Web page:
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   colleague, JPL, who perhaps unknowingly encouraged the initial
   research into to differences of what the IETF community has
   historically said and did.  Thanks to all the NANOG 63 attendees who
   provided feedback to an early talk on this subject.

5.  IANA Considerations

   This memo includes no request to IANA.

6.  Security Considerations

   Ironically, returning truncated DNS over UDP answers in order to
   induce a client query to switch to DNS over TCP has become a common
   response to source address spoofed, DNS denial-of-service attacks
   [RRL].  Historically, operators have been wary of TCP-based attacks,
   but in recent years, UDP-based flooding attacks have proven to be the
   most common protocol attack on the DNS.  Nevertheless, a high rate of
   short-lived DNS transactions over TCP may pose challenges.  While
   many operators have provided DNS over TCP service for many years
   without duress, past experience is no guarantee of future success.

   DNS over TCP is not unlike many other Internet TCP services.  TCP
   threats and many mitigation strategies have been well documented in
   series of documents such as [RFC4953], [RFC4987], [RFC5927], and
   [RFC5961].

   Networks that filter DNS over TCP may inadvertently cause problems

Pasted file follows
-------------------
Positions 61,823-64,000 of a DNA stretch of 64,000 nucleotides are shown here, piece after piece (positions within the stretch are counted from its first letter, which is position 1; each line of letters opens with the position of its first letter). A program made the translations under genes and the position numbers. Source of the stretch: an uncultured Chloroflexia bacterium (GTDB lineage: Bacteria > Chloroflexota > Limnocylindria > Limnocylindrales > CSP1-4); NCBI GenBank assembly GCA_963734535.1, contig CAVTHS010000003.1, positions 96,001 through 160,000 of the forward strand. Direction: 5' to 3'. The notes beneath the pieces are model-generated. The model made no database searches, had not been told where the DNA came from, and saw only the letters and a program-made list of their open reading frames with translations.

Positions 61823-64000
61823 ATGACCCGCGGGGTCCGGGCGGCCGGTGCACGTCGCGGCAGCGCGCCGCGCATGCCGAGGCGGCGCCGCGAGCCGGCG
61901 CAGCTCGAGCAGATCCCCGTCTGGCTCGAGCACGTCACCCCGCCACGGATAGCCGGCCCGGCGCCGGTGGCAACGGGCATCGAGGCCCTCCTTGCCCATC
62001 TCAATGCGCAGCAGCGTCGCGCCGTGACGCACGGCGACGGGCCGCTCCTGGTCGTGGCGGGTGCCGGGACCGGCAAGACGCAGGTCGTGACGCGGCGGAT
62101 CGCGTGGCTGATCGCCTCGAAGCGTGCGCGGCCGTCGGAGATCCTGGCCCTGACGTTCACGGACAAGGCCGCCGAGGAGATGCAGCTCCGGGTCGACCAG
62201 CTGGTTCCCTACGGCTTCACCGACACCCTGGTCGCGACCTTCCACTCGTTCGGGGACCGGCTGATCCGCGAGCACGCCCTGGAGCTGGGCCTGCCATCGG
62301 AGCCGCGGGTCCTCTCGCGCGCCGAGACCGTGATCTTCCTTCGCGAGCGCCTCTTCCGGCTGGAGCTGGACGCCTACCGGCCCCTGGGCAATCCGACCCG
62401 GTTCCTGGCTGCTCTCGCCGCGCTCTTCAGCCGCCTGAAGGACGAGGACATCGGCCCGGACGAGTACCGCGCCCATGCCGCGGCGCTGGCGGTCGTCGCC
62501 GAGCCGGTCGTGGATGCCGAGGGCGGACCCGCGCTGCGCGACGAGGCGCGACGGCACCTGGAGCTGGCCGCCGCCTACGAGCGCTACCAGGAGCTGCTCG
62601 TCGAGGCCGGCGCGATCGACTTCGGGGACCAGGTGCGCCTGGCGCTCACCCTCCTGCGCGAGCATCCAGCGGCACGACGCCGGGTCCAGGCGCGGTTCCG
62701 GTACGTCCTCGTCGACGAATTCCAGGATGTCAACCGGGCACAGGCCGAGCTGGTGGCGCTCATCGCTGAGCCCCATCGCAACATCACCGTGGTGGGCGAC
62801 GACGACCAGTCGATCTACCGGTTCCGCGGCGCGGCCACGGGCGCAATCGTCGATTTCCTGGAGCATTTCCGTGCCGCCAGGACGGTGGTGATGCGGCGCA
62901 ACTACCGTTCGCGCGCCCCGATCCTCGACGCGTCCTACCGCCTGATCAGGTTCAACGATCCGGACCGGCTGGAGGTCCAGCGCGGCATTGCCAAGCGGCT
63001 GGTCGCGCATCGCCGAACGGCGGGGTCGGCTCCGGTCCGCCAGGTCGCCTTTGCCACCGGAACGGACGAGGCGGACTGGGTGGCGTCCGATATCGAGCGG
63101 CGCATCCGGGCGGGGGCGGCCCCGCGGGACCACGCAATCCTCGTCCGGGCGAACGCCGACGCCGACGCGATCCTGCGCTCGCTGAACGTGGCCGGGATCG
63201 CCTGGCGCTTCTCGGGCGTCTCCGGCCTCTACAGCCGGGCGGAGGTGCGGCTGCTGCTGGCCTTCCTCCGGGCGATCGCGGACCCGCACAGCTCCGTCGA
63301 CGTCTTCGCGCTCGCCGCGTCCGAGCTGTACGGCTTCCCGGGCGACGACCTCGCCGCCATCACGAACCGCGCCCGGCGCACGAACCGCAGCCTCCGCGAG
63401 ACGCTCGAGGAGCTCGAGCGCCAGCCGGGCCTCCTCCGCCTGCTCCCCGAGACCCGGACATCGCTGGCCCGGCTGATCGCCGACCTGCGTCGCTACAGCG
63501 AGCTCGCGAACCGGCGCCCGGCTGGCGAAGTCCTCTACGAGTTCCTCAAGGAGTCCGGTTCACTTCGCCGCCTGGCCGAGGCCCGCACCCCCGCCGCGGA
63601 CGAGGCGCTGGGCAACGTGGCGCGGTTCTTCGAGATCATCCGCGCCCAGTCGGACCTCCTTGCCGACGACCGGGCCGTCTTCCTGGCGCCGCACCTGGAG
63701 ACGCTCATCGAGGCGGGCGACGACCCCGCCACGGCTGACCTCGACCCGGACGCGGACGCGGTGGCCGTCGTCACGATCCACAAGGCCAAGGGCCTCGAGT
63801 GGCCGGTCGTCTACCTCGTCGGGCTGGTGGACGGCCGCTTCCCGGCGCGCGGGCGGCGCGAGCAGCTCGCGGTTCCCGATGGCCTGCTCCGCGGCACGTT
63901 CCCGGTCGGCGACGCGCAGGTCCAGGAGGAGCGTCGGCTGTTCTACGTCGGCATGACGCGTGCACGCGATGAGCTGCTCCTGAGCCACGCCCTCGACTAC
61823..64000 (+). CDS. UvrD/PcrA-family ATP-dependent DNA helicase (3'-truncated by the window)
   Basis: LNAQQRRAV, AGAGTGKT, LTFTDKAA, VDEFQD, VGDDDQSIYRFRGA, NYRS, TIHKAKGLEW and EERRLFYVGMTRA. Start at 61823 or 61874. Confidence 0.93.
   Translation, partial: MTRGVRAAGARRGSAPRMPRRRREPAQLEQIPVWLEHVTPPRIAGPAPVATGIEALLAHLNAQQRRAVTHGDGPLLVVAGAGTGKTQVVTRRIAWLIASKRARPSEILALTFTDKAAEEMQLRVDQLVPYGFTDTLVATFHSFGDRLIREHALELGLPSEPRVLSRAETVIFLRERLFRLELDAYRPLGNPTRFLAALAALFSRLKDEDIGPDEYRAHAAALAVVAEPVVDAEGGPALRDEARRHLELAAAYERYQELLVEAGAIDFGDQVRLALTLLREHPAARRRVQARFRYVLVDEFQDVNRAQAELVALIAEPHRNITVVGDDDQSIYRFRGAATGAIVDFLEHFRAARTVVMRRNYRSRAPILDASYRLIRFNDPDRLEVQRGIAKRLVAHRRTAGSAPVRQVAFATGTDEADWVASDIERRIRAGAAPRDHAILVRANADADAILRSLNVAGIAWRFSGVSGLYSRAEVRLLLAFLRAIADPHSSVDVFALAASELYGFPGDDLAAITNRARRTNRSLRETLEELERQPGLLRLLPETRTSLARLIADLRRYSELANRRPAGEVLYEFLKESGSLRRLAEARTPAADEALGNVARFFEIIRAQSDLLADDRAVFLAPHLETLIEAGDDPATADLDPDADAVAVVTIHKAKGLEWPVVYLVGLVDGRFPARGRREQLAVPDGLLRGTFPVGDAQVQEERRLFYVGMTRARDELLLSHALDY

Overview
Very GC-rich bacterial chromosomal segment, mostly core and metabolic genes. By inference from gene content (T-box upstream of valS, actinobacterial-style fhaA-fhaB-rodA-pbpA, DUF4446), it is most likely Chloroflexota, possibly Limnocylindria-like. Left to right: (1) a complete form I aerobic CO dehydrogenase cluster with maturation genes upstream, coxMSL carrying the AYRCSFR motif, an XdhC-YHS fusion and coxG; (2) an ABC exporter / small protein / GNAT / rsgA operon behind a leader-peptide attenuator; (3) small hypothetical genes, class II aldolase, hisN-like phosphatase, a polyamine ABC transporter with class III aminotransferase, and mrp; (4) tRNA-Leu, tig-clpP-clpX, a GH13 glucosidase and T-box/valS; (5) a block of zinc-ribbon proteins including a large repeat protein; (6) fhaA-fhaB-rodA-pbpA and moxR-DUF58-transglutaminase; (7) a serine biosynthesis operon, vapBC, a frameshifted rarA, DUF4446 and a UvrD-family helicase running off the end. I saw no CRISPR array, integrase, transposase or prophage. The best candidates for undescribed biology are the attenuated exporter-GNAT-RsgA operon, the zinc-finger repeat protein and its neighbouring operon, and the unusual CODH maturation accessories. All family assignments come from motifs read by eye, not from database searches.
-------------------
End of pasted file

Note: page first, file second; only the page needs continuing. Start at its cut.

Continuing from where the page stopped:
for third party resolvers as experienced by [TOYAMA].  If for
   instance a resolver receives a truncated answer from a server, but if
   when the resolver resends the query using TCP and the TCP response
   never arrives, the resolver will incur the full extent of TCP
   retransmissions and time outs.

7.  References

7.1.  Normative References

   [RFC2119]  Bradner, S., "Key words for use in RFCs to Indicate
              Requirement Levels", BCP 14, RFC 2119,
              DOI 10.17487/RFC2119, March 1997,
              <http://www.rfc-editor.org/info/rfc2119>.

7.2.  Informative References

   [CASTRO2010]
              Castro, S., Zhang, M., John, W., Wessels, D., and k.
              claffy, "Understanding and preparing for DNS evolution",
              2010.



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   [CHES94]   Cheswick, W. and S. Bellovin, "Firewalls and Internet
              Security: Repelling the Wily Hacker", 1994.

   [DJBDNS]   D.J. Bernstein, "When are TCP queries sent?", 2002,
              <https://cr.yp.to/djbdns/tcp.html#why>.

   [NETALYZR]
              Kreibich, C., Weaver, N., Nechaev, B., and V. Paxson,
              "Netalyzr: Illuminating The Edge Network", 2010.

   [RFC1034]  Mockapetris, P., "Domain names - concepts and facilities",
              STD 13, RFC 1034, DOI 10.17487/RFC1034, November 1987,
              <http://www.rfc-editor.org/info/rfc1034>.

   [RFC1035]  Mockapetris, P., "Domain names - implementation and
              specification", STD 13, RFC 1035, DOI 10.17487/RFC1035,
              November 1987, <http://www.rfc-editor.org/info/rfc1035>.